Wednesday, April 25, 2012

Writing quick lookup transformation code for SAP BW.

When working with data in BW you will often need to do a lookup in the masterdata to be able to add the corresponding attribute coming from the communication structure during the transformations in SAP BW. Logically you want to have a lookup which is fast during runtime. In the following example we will give you a basic description how this code should look like, to ensure the performance of the transformation during the ETL process within BW.
This blog also explains the difference in types of internal tables which is important during coding to improve the performance even more.
The given example is devided in two parts. The start routine, in which we select the masterdata from the table, and the transformation part, where we use the selected masterdata to convert the data from the source attribute to the target attribute.

Startroutine:

 *$*$ begin of global - insert your declaration only below this line  *-*

TYPES: BEGIN OF ty_netw,
             l_netw       TYPE  /BI0/OINETWORK,
             l_wbs_elemt  TYPE  /BI0/OIWBS_ELEMT,
       END OF ty_netw.

DATA:  wa_netw    TYPE ty_netw,
       t_netw     LIKE TABLE OF  wa_netw.

*$*$ end of global - insert your declaration only before this line   *-*

********* Filling Internal table for NETWORK *******

  SELECT NETWORK WBS_ELEMT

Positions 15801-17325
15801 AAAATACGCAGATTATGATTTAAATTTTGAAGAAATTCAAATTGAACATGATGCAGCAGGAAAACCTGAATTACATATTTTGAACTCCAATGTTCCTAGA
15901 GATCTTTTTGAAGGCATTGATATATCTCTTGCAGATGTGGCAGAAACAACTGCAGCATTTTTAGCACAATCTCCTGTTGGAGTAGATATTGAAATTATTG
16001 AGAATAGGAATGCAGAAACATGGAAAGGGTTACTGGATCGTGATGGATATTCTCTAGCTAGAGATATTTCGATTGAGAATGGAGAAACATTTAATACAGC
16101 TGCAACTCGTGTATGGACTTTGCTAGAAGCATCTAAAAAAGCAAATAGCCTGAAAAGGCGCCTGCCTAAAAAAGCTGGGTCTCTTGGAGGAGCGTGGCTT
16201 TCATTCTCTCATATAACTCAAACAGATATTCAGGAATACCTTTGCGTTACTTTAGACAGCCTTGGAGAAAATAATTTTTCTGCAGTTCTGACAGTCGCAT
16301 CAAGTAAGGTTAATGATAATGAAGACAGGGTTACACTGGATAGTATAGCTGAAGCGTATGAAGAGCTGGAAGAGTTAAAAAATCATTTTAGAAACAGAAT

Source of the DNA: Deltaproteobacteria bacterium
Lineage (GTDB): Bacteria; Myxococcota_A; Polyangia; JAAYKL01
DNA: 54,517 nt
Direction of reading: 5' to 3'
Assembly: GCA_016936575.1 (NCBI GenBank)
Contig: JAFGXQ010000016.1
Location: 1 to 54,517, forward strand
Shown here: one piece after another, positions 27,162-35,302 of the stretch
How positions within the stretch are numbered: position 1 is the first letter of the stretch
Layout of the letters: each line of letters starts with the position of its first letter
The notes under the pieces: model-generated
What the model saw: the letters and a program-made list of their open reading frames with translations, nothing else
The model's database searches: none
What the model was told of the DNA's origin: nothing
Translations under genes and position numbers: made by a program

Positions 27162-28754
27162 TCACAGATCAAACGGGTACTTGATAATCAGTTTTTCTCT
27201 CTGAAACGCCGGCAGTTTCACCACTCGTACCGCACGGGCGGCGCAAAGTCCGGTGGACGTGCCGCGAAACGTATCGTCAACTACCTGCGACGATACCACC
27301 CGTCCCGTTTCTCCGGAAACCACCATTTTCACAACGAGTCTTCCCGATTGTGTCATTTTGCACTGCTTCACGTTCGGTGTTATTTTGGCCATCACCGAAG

FROM /BI0/PNETWORK
    INTO TABLE t_netw
    WHERE OBJVERS = 'A'.
  SORT t_netw BY l_wbs_elemt.

*********************************************

Transformation routine:






********** Begin transformation code ***************

IF NOT COMM_STRUCTURE-WBS_ELEMT is initial.
    clear wa_netw.
    READ TABLE t_netw INTO wa_netw WITH KEY
               l_wbs_elemt  = COMM_STRUCTURE-WBS_ELEMT
                   BINARY SEARCH.
    IF sy-subrc EQ 0.
      RESULT = wa_netw-l_netw.
    ELSE.
      RESULT = ''.
    ENDIF.
  ELSE.
    RESULT = ''.
  ENDIF.

********** End transformation code ***************

Internal table types explained

Hashed Tables:

These tables are very useful for programming exits in BI.It is managed with an internal hash procedure. You can imagine a hashed table as a set, whose elements you can address using their unique key. Unlike standard and sorted tables, you cannot access hash tables using an index. All entries in the table must have a unique key which is stored in the table definition.

Sorted Tables:

These tables are sorted by specific non-unique keys.If these keys are used, the read from the table is faster.

Standard Tables

These tables are not restricted with respect to sorting or reading access with respect to keys.

Which internal table is the best to use:

By definition, internal tables are user defined structured data types. These internal tables can be created as a replica of data base table, using some or all fields of one or more tables. These internal tables are created only during runtime. You should determine whether you use a sorted table or a hashed table by the uniqueness condition:
  • Use a hashed table if the table has a unique key and if all accesses use the complete key. This is actually rarely fulfilled.
  • In all other cases, when the key is non-unique or when you need also accesses to ranges determined by a leading part of the key, then a sorted table is better.
  • Performance-wise standard tables should be avoided, if they can become large.

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